Federal, state and local officials were working Wednesday to iron out details for housing flood survivors in Schoharie County as the region prepared for temperatures expected to drop below freezing overnight and well into today.
The effort is proceeding on two fronts: FEMA manufactured homes and the Summit Shock facility shuttered by the state earlier this year.
The Federal Emergency Management Agency had several manufactured homes transported to Cobleskill for use as temporary housing, and more units are on their way, according to FEMA spokesman Chris McKniff.
But getting those homes in place isn’t a simple matter of dropping them off.
McKniff said the agency was in the process Wednesday of getting back in contact with flood survivors likely to need housing. From there, a house site outside a flood zone has to be located where there’s sewer or septic connections, electrical service and drinking water.
The goal is to give people a place to stay while they rebuild, so the ideal location would be on their property.
Otherwise, a site has to be found with those services — and there aren’t a lot of empty places sitting around with sewer and water hookups.
Schoharie County Planning Director Alicia Terry said it’s her understanding the FEMA homes could be hooked up to sewer and well water services on flood-damaged properties, so long as those services weren’t damaged.
Terry said local code enforcement officers met with state and FEMA representatives Wednesday morning to discuss the “menu of issues” surrounding the temporary housing units.
“The municipalities are committed to working with the homeowners to get these things placed and placed appropriately and safely,” Terry said.
She said FEMA will be working with individuals on a case-by-case basis, going through criteria such as the dollar value of damage to their homes and considering sites for the homes.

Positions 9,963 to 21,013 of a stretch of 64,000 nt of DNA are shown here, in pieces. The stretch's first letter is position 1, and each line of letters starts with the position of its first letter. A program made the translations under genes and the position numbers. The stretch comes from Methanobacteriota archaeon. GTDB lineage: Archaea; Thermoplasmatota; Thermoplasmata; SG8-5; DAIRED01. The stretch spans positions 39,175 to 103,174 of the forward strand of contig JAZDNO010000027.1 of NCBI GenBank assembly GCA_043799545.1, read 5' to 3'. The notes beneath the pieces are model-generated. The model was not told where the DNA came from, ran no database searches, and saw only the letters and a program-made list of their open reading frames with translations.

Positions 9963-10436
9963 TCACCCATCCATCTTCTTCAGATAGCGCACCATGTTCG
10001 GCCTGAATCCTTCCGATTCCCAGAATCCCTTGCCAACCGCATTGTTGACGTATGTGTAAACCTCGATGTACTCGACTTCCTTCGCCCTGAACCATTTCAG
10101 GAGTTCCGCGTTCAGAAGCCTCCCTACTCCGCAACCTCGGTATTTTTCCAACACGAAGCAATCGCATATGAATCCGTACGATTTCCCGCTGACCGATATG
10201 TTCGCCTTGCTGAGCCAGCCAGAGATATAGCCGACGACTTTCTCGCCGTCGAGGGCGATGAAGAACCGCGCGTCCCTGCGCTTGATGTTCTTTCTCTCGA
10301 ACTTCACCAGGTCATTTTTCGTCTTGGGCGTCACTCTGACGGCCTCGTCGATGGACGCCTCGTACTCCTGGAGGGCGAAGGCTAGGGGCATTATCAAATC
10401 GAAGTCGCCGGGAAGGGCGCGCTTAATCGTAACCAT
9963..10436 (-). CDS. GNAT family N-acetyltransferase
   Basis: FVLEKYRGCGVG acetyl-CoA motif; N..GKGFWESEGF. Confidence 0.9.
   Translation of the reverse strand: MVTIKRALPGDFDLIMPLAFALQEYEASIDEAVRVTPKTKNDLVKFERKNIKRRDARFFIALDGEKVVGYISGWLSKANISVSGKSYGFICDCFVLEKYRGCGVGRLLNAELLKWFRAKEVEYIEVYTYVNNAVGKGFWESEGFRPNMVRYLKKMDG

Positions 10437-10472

It’s possible the units would be brought to a site owned by a family member or friend who would agree to have it there until the flood victim’s house was repaired. It’s also possible the manufactured homes would have to be located in some type of park, but no such site has been identified at this point.
Terry said the FEMA homes ideally would be placed on the flood survivor’s property, making it easier for them to work on their homes. But these housing units are not going to be the answer for every individual affected by the flooding, she said.
“That’s part of why we’re trying to explore some other options,” Terry said.
One of those options is making use of the Summit Shock facility that housed 134 inmates and 102 employees before it was shut down in early August.
Terry said officials were meeting Wednesday at the facility to work out the bureaucratic mechanics of turning it into temporary housing.
“The state has been an absolutely willing partner to step this up. Our goal is to make sure that everybody is safe so we need to make sure if people do move in there it is going to be safe housing and safe shelter for them,” Terry said.
State Department of Correctional Services spokesman Peter Cutler said officials from the department were at the site Wednesday to review how much space would be needed and other details.
There are 37 buildings on the 15-acre site, including sheds and other outbuildings.
The inmates who stayed there did so in a dormitory fashion, with multiple people in the same, large room.
That could be modified by putting up barriers depending on the situation of each family.
Once details are reviewed, Cutler said it’s likely the governments will make it happen.
“The Department of Correctional services and the state will work out a way to expeditiously get people in there,” Cutler said.
GAZETTE COVERAGEEnsure access to everything we do, today and every day, check out our subscribe page at DailyGazette.com/Subscribe
More from The Daily Gazette:
Categories: Schenectady County